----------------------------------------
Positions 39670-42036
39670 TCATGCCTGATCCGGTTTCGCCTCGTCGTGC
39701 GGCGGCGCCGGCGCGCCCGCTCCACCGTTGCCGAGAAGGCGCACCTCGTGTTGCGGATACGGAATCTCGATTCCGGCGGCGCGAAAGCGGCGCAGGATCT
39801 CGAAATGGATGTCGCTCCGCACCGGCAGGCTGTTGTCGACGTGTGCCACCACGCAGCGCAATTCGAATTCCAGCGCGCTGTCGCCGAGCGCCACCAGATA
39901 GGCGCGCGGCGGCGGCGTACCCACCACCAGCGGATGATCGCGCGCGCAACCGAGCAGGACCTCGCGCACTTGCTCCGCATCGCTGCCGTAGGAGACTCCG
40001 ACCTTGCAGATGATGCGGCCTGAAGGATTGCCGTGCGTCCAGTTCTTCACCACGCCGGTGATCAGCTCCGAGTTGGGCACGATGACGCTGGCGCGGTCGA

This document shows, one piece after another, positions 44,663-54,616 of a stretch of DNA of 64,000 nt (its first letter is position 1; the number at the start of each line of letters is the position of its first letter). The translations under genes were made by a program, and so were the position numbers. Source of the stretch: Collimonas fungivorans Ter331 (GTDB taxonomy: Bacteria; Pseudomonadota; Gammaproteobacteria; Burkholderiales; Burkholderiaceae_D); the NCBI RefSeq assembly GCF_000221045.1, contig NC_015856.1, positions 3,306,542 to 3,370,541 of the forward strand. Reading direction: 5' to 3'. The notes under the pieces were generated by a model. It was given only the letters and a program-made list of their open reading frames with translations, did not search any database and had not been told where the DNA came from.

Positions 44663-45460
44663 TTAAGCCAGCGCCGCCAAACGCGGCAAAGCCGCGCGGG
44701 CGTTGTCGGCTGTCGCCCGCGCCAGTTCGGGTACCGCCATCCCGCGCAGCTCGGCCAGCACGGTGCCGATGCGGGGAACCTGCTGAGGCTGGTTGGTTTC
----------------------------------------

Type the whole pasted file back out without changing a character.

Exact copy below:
Positions 39670-42036
39670 TCATGCCTGATCCGGTTTCGCCTCGTCGTGC
39701 GGCGGCGCCGGCGCGCCCGCTCCACCGTTGCCGAGAAGGCGCACCTCGTGTTGCGGATACGGAATCTCGATTCCGGCGGCGCGAAAGCGGCGCAGGATCT
39801 CGAAATGGATGTCGCTCCGCACCGGCAGGCTGTTGTCGACGTGTGCCACCACGCAGCGCAATTCGAATTCCAGCGCGCTGTCGCCGAGCGCCACCAGATA
39901 GGCGCGCGGCGGCGGCGTACCCACCACCAGCGGATGATCGCGCGCGCAACCGAGCAGGACCTCGCGCACTTGCTCCGCATCGCTGCCGTAGGAGACTCCG
40001 ACCTTGCAGATGATGCGGCCTGAAGGATTGCCGTGCGTCCAGTTCTTCACCACGCCGGTGATCAGCTCCGAGTTGGGCACGATGACGCTGGCGCGGTCGA

This document shows, one piece after another, positions 44,663-54,616 of a stretch of DNA of 64,000 nt (its first letter is position 1; the number at the start of each line of letters is the position of its first letter). The translations under genes were made by a program, and so were the position numbers. Source of the stretch: Collimonas fungivorans Ter331 (GTDB taxonomy: Bacteria; Pseudomonadota; Gammaproteobacteria; Burkholderiales; Burkholderiaceae_D); the NCBI RefSeq assembly GCF_000221045.1, contig NC_015856.1, positions 3,306,542 to 3,370,541 of the forward strand. Reading direction: 5' to 3'. The notes under the pieces were generated by a model. It was given only the letters and a program-made list of their open reading frames with translations, did not search any database and had not been told where the DNA came from.

Positions 44663-45460
44663 TTAAGCCAGCGCCGCCAAACGCGGCAAAGCCGCGCGGG
44701 CGTTGTCGGCTGTCGCCCGCGCCAGTTCGGGTACCGCCATCCCGCGCAGCTCGGCCAGCACGGTGCCGATGCGGGGAACCTGCTGAGGCTGGTTGGTTTC